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Leadership Styles: Transactional, Transformational, & Servant

Directional sign with Work Life

Leadership greatly impacts the effectiveness of an organization. Some of the best leaders demonstrate flexibility and exhibit different leadership styles based on the context of the situation. Often, leaders assume different leadership styles in their personal and professional lives. Three styles common in any organization include transactional, transformational, and servant leadership.

Transactional Leadership

The transactional leader assumes the role of a manager. Their efforts are centered on organization and production (Pepper, 2010). Furthermore, the focus is not placed on the good of the worker, but the level of organizational effectiveness. The transactional leadership model emphasizes the role of punishment and an exchange of incentives for efforts. The rewards are typically extrinsic. Think of the transactional leader as the typical manager whose main focus is ensuring that every cog is in place.

Transformational Leadership

A transformational leader is one who empowers, inspires, and invites others to join him in committing to a shared vision (Lezotte & Snyder, 2011). The characteristics of a transformational leader include high levels of enthusiasm, celebrating successes of others, and encouraging creativity (Leonard, 2008). The rewards are intrinsic. Think of the transformational leader as a cheerleader. He or she supports you and encourages you to take responsible risks to better yourself and the organization.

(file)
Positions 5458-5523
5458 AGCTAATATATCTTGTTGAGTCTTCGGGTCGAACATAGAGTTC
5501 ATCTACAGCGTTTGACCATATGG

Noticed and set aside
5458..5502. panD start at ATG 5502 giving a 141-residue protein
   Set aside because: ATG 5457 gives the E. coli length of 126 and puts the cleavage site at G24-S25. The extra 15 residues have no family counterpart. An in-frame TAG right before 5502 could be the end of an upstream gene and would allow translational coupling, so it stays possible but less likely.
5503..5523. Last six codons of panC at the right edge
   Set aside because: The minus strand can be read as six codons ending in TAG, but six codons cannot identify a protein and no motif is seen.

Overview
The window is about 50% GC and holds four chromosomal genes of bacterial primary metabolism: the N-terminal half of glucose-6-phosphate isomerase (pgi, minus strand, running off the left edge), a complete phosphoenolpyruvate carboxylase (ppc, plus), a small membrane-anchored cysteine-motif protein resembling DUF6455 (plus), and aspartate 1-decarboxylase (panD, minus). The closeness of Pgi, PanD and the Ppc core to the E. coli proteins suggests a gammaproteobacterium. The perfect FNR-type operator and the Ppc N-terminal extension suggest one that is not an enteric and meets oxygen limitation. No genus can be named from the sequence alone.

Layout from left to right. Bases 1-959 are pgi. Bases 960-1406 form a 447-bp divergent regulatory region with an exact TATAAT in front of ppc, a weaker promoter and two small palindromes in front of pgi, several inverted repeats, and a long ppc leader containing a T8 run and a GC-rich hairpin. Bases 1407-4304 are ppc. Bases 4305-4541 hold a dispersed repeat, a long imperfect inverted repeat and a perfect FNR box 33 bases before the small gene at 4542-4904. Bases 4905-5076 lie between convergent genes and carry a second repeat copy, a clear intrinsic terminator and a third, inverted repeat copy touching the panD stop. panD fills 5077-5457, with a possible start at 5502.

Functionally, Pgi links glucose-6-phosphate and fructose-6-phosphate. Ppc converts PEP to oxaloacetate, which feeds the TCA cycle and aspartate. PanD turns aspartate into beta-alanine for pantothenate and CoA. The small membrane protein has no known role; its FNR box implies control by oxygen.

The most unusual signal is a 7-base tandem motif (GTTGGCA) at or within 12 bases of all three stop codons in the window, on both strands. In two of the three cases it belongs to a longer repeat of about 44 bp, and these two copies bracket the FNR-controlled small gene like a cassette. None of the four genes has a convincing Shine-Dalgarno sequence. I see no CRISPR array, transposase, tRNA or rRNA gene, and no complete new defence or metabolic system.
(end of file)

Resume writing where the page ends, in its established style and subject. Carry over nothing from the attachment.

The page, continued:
Servant Leadership

Servant leadership begins with the desire to serve others and the aspirations to lead (Greenleaf, 2008). In addition, servant leadership involves shared decision-making and helping others to be the best they can be. According to Spears and Lawrence (2002), “Servant leadership is about getting people to a higher level by leading at a higher level” (p. xi). Rather than being served, it focuses on serving others (Ebener & O’ Connell, 2010). Furthermore, the servant leader model requires the leader to work to surpass his interests for the good of the whole organization. Servant leaders act with humility, celebrate the successes of others, and empower others to make decisions for their good and that of the organization (Ebener & O’Connell). A servant leader exhibits the characteristics of (a) listening to others; (b) showing empathy; (c) healing; (d) being aware of others’ needs; (e) building consensus; (f) using foresight; (g) being a positive model; (g) committing to the positive growth of the organization and its members; (h) building a community (Spears, 2004). Think of the servant leader as a coach who is on the sidelines. The servant leader is not in it for the glory; he or she is more concerned about the good of the organization and its people.

Think about the leader in your own building and his or her typical actions. Under which style of leadership does this leader’s characteristics fall? Which type of leader do you think you act most like in your personal and/or professional life?

—-Stephanie Scott http://effectivek12schools.com—-

 References

Ebener, D. & O’Connell, D. (2010). How might servant leadership work? Nonprofit Management & Leadership, 20(3), 315-335. Retrieved from http://www.servantleadershipmodels.com/Nonprofit_Mgt_and_Leadership_article.pdf